As I began my interview with Dr. Simpson I felt a little nervous, for the fact that he was my current professor and I wasn’t really sure what I was getting myself into with this project or the things that I was going to address. Fortunately, the meeting went fine and after a few minutes I felt a lot more at ease. It was enlightening to learn about a person whom you normally won’t learn about, but rather learn from. In my previous introduction I went ahead and shared the things that Dr, Simpson shared with me about his career and I found it inevitable not to see him as an inspiration. He has done great things in helping the community and continues to do so.
There are many stereotypes that follow the black man in our society and in class as well as our readings we learned about brute, sambo, and the thug just to name a few. The brute was described to be a man who was hyper-aggressive, hyper-sexual, and unintelligent. It is evident that Dr. Simpson has countered this stereotype based on the fact that he is not unintelligent. He worked hard to get an education and accomplished his goal despite the challenges and judgment he encountered. He has earned the right to be called Doctor and that does not represent a man that is unintelligent in contrary, he represents a progressive man, a progressive BLACK man.
Secondly, the stereotype that all black men are sambos is out of context. A sambo is explained to be a black man who is lazy and child like, basically stating he is not a “man”. The fact that Dr. Simpson has served in organizations that have helped people in need and people who are struggling with other life threatening problems shows that he is neither lazy or child like. He has also taken it upon himself to help raise money for an organization that will service the homeless reaching out to ones community to help others is a great example of a person who is contentious, not lazy.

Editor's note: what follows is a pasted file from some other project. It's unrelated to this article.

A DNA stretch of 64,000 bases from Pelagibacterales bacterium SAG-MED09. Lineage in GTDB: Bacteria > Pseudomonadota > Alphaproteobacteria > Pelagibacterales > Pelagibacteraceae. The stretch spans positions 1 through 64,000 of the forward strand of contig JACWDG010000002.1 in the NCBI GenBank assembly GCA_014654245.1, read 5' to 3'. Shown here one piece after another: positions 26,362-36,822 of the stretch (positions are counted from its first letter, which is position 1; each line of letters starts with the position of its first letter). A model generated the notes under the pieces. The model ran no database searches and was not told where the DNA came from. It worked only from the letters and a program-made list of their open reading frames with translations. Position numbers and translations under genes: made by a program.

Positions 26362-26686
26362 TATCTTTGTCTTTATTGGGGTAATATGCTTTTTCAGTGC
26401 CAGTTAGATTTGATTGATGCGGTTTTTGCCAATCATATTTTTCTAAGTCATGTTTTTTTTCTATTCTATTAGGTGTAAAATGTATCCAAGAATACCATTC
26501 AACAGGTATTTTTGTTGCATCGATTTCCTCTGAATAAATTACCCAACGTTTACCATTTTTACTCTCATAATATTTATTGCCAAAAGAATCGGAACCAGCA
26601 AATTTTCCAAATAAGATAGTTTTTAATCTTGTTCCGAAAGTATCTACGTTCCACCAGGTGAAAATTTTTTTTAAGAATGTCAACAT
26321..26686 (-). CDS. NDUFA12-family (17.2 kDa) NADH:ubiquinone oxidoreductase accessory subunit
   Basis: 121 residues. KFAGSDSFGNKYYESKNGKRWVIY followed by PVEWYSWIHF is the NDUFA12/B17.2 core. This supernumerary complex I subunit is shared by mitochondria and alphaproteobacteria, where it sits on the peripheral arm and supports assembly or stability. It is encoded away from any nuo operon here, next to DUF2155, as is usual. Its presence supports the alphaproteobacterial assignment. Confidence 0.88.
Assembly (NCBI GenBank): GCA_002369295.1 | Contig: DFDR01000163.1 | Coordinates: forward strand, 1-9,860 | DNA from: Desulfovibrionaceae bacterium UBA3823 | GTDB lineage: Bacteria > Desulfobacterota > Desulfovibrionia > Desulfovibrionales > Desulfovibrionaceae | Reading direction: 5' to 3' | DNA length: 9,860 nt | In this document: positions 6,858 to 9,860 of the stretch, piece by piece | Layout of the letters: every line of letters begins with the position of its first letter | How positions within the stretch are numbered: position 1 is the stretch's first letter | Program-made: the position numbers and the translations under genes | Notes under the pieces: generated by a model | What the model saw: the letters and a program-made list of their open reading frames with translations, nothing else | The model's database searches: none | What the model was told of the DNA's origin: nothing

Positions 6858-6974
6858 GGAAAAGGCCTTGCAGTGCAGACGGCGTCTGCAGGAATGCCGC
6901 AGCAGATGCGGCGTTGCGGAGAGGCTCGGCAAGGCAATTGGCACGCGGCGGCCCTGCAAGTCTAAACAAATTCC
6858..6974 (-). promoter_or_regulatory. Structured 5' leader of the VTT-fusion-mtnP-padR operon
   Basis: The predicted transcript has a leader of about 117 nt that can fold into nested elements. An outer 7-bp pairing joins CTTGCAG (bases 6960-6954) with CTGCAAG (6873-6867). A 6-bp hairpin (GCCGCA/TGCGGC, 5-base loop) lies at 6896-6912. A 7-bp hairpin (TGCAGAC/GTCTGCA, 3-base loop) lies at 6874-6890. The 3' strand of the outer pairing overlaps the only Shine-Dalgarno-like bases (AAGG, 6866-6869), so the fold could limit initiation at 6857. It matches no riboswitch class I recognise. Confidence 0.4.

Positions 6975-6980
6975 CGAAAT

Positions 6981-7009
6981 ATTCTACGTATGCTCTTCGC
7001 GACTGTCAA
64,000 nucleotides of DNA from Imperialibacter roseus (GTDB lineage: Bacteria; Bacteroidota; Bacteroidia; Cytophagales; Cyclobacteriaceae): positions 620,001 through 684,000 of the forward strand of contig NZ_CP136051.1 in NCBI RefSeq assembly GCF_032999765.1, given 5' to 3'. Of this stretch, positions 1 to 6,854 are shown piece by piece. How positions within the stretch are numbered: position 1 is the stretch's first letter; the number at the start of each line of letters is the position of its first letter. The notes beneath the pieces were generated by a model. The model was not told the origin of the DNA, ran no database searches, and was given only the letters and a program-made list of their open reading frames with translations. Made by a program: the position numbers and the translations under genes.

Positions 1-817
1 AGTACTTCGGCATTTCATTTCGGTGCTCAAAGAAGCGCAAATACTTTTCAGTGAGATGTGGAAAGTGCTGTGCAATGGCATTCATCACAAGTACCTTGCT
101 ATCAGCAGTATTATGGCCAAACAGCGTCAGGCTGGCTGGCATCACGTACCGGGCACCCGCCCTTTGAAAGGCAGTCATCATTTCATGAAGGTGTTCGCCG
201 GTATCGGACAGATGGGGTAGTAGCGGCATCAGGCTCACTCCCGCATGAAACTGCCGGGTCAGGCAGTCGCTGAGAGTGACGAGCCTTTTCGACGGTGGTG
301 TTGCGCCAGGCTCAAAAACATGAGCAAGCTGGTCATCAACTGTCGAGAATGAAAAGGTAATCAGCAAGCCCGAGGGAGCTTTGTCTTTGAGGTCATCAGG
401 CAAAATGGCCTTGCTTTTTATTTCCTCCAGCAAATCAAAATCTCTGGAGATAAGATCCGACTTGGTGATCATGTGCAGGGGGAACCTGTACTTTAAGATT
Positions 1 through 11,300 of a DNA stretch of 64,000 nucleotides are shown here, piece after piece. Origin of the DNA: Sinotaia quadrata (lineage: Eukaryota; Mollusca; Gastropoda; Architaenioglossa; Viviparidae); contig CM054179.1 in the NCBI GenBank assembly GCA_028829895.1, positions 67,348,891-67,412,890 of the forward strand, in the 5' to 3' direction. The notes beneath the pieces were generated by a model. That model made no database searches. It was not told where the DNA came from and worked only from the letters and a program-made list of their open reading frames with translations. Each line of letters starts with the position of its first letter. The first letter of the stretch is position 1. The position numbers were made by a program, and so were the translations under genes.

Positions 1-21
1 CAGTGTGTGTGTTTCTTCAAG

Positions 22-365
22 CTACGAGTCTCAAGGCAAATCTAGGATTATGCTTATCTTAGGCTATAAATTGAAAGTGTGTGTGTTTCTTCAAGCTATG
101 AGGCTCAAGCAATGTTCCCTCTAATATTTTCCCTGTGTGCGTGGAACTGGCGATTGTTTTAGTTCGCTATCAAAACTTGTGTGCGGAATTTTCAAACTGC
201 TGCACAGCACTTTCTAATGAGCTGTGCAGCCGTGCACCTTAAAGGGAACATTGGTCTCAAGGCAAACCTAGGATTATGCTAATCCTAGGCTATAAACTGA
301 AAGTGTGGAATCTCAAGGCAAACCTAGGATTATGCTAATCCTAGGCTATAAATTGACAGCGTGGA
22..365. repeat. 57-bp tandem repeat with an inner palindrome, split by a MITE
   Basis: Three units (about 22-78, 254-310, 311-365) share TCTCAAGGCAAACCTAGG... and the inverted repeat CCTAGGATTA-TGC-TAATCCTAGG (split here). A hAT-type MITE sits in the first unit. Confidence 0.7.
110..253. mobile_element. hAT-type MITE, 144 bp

Lastly, we have the stereotype of the thug, which is seen as being violent and drug seller. All over the media you see black men playing roles of thugs who sell drugs and kill people. Sadly it doesn’t end there, you have the over representation of thug rap stars who rap about killing and selling drugs. Very few times do you hear a mainstream rapper talking about progressiveness in their music. The stereotype that all black man who are successful are drug selling, killing thug is ridiculous. I consider these media representations extremely oppressive for all men of color. In the American society, men are supposed to be providers. The problem with the representation of black men in the media is that real life black men in society internalize these representations and feel that in order to be successful they must be these things. In contrast, when a black man decides not fall into this oppression and pursues an education he becomes a sellout. It is unfortunate to see that the community many times feed into their oppression.
Dr. Simpson does not fit the stereotype that all black men are thugs who are selling drug and killing people. He is a representation that there is an alternative to the masculinity that we see in popular culture. He has become a successful man through his education and the opportunities that he has created for himself through this education. Simpson mentions himself that he was stereotype for both being a black man and not being “like” a black man. Now we have the dilemmas that not only are black males stereotyped and oppressed by others but also by those of the same race.
Many people today are to taken in by what they see and hear in the media. This causes lack of ability to see that not all black men are sambo, thug, or brute. In every community just as in the black community you have males who are progressive and show us alternatives to what we see through media representations. Dr. Roger Simpson has been a great example of this and so are many other black men in our society, all we have to do is look. Most importantly as a society, we need to stop stereotyping an entire population on a media representation. As mentioned in class by Dr. Hasan. Johnson, “we often negotiate our identities as individuals though media constructions, a media who is trying to entertain a mass audience, not one who is trying to create for us…or to benefit us, or even to simply show an African American worldview.”